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Table of contents

  1. Front Matter
    Pages i-xxvi
  2. Theory and Methodology

    1. Front Matter
      Pages 1-1
    2. Dariusz Ke dziera, Anna Kaczmarek-Kedziera
      Pages 123-171
    3. Thomas Bondo Pedersen
      Pages 269-294
    4. Alston J. Misquitta
      Pages 295-335
  3. Applications of Computational Methods to Model Systems

    1. Front Matter
      Pages 421-421
    2. Michał Jaszuński, Antonio Rizzo, Kenneth Ruud
      Pages 497-592
    3. Mark Waller, Stefan Grimme
      Pages 593-619
    4. Luis Serrano-Andrés, Juan José Serrano-Pérez
      Pages 639-725
    5. Gerald Monard, Jean-Louis Rivail
      Pages 727-739
    6. Miroslav Medved’, Šimon Budzák, Wojciech Bartkowiak, Heribert Reis
      Pages 741-794
    7. Patrizia Calaminici, Aurelio Alvarez-Ibarra, Domingo Cruz-Olvera, Victor-Daniel Domı́nguez-Soria, Roberto Flores-Moreno, Gabriel U. Gamboa et al.
      Pages 795-860
    8. Tao Zeng, Mariusz Klobukowski
      Pages 861-883
    9. Paweł Tecmer, Katharina Boguslawski, Dariusz Kędziera
      Pages 885-926
    10. Daniel Escudero, Adèle D. Laurent, Denis Jacquemin
      Pages 927-961
    11. Norio Yoshida, Katsura Nishiyama
      Pages 963-979
  4. Solid States and Nanomaterials, Manthos Papadopoulos and Heribert Reis

    1. Front Matter
      Pages 981-981
    2. Panaghiotis Karamanis
      Pages 1097-1137
    3. Veronica Barone, Oded Hod, Juan E. Peralta
      Pages 1297-1337
    4. Antonis N. Andriotis, Zacharias G. Fthenakis, Madhu Menon
      Pages 1339-1356
    5. Michael Springborg, Mohammad Molayem, Bernard Kirtman
      Pages 1415-1458
    6. Hande Toffoli, Sakir Erkoç, Daniele Toffoli
      Pages 1459-1513
  5. Biomolecules

    1. Front Matter
      Pages 1515-1515
    2. Roberto Cammi, Jacopo Tomasi
      Pages 1517-1556
    3. Boris F. Minaev, Hans Ågren, V. O. Minaeva
      Pages 1557-1587
    4. G. Náray-Szabó, A. Perczel, A. Láng, D. K. Menyhárd
      Pages 1589-1626
    5. Jeremy Curuksu, Srinivasaraghavan Kannan, Martin Zacharias
      Pages 1671-1696
    6. Mario Barbatti, Matthias Ruckenbauer, Jaroslaw J. Szymczak, Bernhard Sellner, Mario Vazdar, Ivana Antol et al.
      Pages 1697-1739
    7. Jiří Šponer, Manoj K. Shukla, Jing Wang, Jerzy Leszczynski
      Pages 1803-1826
    8. Jaroslav V. Burda, Jiří Šponer, Filip Šebesta
      Pages 1827-1874
    9. M. Alaraby Salem, Melis Gedik, Alex Brown
      Pages 1875-1893
    10. Lidia Chomicz-Mańka, Paweł Wityk, Łukasz Golon, Magdalena Zdrowowicz, Justyna Wiczk, Kinga Westphal et al.
      Pages 1895-1916

About this book

Introduction

The first part briefly describes different methods used in computational chemistry without going into exhaustive details of theory. Basic assumptions common to the majority of computational methods based on either quantum or statistical mechanics are outlined. Particular attention is paid to the limits of their applicability. The second part consists of a series of sections exemplifying the various, most important applications of computational chemistry. Molecular structures, modeling of various properties of molecules and chemical reactions are discussed. Both ground and excited state properties are covered in the gas phase as well as in solutions. Solid state materials and nanomaterials are described in part three. Amongst the topics covered are clusters, periodic structures, and nano-systems. Special emphasis is placed on the environmental effects of nanostructures. Part four is devoted to an important class of materials – biomolecules. It focuses on interesting models for biological systems that are studied by computational chemists. RNA, DNA, and proteins are discussed in detail. Examples are given for calculations of their properties and interactions. The role of solvents in biologically significant reactions is revealed, as well as the relationship between molecular structure and function of various classes of biomolecules. Part five features new bonus material devoted to Chemoinformatics. This area is vital for many applications of computational methods. The section includes a discussion of basic ideas such as molecular structure, molecular descriptors and chemical similarity. Additionally, QSAR techniques and screening methods are covered. Also, available open source chemoinformatics software is presented and discussed.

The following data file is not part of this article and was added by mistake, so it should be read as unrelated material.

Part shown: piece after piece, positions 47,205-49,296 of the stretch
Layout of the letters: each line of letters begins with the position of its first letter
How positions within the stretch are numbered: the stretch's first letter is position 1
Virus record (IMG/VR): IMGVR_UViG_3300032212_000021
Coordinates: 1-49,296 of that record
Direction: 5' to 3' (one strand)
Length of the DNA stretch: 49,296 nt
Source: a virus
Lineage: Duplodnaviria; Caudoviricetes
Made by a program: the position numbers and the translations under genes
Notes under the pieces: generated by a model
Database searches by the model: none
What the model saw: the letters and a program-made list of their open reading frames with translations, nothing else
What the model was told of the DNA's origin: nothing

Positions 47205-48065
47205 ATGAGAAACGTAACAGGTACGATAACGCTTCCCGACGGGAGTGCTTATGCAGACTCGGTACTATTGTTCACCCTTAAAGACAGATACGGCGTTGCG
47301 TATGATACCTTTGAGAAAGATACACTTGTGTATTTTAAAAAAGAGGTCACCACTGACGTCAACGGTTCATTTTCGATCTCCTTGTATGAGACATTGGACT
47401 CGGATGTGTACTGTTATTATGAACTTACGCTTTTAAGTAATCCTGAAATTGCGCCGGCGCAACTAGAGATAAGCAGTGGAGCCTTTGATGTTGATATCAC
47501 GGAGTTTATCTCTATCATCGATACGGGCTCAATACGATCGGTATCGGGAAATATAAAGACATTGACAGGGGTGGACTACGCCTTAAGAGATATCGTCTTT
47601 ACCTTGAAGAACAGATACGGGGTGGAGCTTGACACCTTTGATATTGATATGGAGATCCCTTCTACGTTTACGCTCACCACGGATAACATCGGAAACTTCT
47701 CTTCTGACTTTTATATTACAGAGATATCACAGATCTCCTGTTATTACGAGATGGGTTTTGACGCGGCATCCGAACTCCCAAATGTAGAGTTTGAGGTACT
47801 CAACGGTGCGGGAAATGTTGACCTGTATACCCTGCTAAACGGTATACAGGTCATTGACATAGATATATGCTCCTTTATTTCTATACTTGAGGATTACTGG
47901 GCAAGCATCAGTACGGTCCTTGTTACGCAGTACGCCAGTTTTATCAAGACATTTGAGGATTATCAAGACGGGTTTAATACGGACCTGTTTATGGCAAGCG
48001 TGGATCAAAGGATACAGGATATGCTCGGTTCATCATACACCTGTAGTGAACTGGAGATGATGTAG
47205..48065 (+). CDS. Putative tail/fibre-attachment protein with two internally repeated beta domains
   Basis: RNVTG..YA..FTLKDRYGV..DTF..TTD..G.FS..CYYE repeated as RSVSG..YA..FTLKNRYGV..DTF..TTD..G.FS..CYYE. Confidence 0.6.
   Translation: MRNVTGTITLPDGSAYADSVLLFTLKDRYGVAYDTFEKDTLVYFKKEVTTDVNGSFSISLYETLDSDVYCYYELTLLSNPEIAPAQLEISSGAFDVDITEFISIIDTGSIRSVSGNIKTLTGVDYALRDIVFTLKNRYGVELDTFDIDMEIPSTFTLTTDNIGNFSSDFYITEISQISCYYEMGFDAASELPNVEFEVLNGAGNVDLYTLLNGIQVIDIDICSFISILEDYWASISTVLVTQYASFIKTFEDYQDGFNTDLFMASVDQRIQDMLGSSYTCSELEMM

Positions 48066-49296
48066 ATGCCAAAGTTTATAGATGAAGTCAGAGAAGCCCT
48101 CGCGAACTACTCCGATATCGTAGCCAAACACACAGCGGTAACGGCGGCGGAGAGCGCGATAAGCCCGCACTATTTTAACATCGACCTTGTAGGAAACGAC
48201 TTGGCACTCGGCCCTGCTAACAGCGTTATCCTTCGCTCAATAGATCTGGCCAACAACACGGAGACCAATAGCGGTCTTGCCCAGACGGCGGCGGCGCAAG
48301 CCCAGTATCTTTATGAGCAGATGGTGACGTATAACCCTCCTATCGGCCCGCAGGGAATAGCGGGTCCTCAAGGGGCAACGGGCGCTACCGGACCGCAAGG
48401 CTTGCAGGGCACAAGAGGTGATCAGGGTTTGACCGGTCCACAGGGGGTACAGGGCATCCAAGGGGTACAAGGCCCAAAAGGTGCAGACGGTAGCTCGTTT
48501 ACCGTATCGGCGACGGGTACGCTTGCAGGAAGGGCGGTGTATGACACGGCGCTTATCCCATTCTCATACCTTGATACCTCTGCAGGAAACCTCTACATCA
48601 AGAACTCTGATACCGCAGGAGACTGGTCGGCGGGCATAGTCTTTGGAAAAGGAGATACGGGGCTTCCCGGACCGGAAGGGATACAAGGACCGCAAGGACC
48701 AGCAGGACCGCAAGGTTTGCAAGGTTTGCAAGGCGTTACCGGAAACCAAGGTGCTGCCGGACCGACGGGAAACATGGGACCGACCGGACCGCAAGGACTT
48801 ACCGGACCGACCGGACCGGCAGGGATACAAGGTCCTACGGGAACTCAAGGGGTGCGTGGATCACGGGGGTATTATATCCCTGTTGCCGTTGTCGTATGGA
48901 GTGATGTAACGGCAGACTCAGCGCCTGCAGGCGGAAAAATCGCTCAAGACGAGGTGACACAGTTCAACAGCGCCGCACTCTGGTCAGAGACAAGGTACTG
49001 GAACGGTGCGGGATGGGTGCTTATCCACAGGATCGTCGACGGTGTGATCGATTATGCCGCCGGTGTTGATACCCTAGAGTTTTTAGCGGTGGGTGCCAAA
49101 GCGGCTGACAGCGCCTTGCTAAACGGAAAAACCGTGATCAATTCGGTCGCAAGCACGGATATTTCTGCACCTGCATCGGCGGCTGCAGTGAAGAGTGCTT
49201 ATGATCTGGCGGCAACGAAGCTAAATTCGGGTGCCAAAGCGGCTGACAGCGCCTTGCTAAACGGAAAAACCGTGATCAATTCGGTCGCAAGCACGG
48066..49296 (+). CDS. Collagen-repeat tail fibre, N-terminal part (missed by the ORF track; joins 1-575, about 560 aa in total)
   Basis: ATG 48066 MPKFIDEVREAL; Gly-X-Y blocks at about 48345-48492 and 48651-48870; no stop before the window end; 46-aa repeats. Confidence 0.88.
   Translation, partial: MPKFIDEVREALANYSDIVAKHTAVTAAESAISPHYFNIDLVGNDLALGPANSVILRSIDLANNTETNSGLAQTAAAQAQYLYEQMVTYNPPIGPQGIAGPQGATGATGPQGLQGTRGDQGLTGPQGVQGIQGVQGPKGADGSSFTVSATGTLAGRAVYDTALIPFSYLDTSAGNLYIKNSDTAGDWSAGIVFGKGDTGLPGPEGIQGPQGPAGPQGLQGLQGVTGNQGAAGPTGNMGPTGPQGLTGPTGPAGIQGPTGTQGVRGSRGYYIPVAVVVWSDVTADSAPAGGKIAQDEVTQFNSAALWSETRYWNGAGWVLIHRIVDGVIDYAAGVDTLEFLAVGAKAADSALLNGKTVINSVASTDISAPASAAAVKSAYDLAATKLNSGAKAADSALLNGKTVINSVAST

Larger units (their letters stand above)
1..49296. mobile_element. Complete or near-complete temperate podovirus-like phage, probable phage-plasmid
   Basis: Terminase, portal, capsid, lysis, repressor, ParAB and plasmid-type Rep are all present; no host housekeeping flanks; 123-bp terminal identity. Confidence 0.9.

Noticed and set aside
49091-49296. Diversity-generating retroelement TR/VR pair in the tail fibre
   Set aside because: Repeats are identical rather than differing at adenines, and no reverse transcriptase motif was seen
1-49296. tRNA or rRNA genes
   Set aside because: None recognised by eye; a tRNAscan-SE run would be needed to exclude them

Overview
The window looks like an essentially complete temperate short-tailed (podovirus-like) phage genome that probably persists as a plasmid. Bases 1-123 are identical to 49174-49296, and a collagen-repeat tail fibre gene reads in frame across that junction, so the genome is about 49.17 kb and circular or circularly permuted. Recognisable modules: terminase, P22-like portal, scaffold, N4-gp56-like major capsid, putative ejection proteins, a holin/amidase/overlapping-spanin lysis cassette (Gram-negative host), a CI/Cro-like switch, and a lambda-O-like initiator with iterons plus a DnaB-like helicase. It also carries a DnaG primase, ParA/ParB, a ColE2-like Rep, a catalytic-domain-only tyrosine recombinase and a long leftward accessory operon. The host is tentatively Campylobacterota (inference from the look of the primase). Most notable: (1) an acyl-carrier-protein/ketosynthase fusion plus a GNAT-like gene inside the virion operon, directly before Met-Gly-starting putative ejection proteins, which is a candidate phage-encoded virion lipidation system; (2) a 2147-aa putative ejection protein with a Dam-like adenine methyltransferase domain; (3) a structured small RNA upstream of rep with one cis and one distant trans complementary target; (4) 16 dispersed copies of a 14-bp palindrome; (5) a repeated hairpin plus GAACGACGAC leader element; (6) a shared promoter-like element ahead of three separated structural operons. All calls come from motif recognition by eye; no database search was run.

Keywords

Chemoinformatics Density Functional Electronic Hamiltonian Energy Optimization Force Field Modelling Molecular Dynamics Molecular Mechanics Monte Carlo Simulations Nanostructures Quantum Mechanics Quantum Theory

Editors and affiliations

  • Jerzy Leszczynski
    • 1
  • Anna Kaczmarek-Kedziera
    • 2
  • Tomasz Puzyn
    • 3
  • Manthos G. Papadopoulos
    • 4
  • Heribert Reis
    • 5
  • Manoj K. Shukla
    • 6
  1. 1.Department of Chemistry and Biochemistry, Interdisciplinary Center for NanotoxicityJackson State UniversityJacksonUSA
  2. 2.Faculty of ChemistryNicolaus Copernicus UniversityToruńPoland
  3. 3.Laboratory of Environmental Chemometrics, Faculty of ChemistryUniversity of GdańskGdańskPoland
  4. 4.Institute of Biology, Medicinal Chemistry and BiotechnologyNational Hellenic Research FoundationAthensGreece
  5. 5.Institute of Biology, Medicinal Chemistry and BiotechnologyNational Hellenic Research FoundationAthensGreece
  6. 6.US Army Engineer Research and Development CenterVicksburgUSA

Bibliographic information